Centro Patria Educativo and my message in Mexico

December 12th, 2005 by David

   Today I visted my first school in Mexico, a private school near Ensenada where most students spoke English about as well (ok ok, better) than I speak Spanish. I gave one presentation in English and one (!) in Spanish. I encourage you to click on the movie on the left.

Centro Educativo Patria - Stop Global Warming
Centro Educativo Patria

   Right now, I am embarrassed to be from the United States. This past week Montreal held international talks about what to do after the Kyoto treaty expires. The representative for the United States, at the critical end of the talks, stood up and walked away. This is disgraceful, as the United States uses one quarter of the world’s fossil fuels.
   Stopping global warming requires the countries of the world to work together – both rich and poor. Here is why: consider a situation where the United States continues using fossil fuels but Canada imposes limits on fossil fuels. Businesses, finding fossil fuels cheaper than alternatives, will move to the United States. This would both hurt Canada’s economy and cause the United States to emite more carbon dioxide, partially offsetting Canada’s efforts.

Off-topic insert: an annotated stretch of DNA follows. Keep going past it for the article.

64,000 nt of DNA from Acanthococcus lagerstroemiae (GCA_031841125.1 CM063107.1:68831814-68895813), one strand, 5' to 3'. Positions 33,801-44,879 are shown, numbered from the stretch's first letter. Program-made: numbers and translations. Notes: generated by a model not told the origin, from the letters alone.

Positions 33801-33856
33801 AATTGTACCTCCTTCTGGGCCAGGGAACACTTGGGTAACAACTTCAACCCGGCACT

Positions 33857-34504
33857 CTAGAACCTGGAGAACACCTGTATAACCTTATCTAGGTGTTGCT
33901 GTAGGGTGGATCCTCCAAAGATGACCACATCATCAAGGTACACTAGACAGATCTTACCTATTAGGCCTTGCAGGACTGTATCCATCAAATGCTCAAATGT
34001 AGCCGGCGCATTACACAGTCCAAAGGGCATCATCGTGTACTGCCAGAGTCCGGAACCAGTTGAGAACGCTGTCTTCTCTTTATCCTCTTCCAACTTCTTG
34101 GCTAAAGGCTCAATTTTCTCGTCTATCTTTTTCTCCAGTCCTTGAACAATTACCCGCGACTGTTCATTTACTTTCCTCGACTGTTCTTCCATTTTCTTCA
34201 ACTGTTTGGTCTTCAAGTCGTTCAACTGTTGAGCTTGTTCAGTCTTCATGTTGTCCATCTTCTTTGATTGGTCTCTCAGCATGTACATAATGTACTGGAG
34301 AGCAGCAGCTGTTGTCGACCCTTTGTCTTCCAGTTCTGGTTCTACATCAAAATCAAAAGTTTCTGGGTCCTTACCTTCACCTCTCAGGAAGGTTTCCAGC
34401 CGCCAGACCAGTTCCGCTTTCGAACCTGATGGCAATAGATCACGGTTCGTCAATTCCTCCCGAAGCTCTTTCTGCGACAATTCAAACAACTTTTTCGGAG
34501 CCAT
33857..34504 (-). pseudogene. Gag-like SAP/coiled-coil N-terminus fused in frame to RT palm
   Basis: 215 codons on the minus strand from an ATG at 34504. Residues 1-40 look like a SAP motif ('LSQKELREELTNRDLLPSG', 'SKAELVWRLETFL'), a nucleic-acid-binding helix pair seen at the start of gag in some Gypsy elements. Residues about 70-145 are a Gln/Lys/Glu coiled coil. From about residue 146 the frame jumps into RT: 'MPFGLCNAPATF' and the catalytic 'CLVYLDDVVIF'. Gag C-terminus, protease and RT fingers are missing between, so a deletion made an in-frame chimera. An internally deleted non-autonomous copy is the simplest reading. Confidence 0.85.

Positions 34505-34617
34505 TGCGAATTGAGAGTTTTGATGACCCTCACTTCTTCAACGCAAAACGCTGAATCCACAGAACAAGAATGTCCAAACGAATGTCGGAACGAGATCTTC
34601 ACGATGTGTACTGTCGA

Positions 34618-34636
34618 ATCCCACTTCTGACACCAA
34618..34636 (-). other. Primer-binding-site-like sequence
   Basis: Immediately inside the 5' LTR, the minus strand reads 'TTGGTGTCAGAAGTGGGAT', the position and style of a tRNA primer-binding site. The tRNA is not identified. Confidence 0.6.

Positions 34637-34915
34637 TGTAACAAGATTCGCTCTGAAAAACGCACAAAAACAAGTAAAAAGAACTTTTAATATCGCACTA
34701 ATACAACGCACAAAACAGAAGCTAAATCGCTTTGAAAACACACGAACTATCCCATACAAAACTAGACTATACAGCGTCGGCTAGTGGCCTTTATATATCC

Here in Mexico, my message is that we must all work together, as a world, to solve this problem. I also share that there are many people in the United States who are doing something about global warming even if our president is not. I am proud that my governer, Arnold Schwarzenegger, is trying to pass legislation that would help California reduce its emissions. There are mayors across the United States that have made pledges. I also share stories of student initiatives such as urally.
    I am sensitive that I cannot tell people in Mexico what to do, and that there are many problems perhaps more pressing than climate change here in Mexico. Nonetheless, even if the United States has to act before Mexico, eventually, especially in the lifetimes of the students I am visiting, we will have to work together with Mexico to reduce emissions.
   This is my message. (Of course, the students are often a bit more interested in passing around my home-made camping stove or helping me out with my Spanish.)

8 Responses to “Centro Patria Educativo and my message in Mexico”

  1. nick says:

    Checking out the BBC website this morning I ran across this fact:
    “Latin America’s political map could find itself being redrawn as 12 of the region’s countries prepare for presidential elections between November 2005 and the end of 2006. One of the key issues – being closely watched by Washington – is whether the recent left-wing trend in the region will continue. And, if it does, what will be the likely nature of any new left-leaning government. Will newly-elected leaders be of Venezuela’s Hugo Chavez variety or of the moderate Brazilian President Lula variety?
    (more country-level details here)

    This will be a really interesting and transitional time to be biking through this part of the world. Keep us posted!

  2. heather says: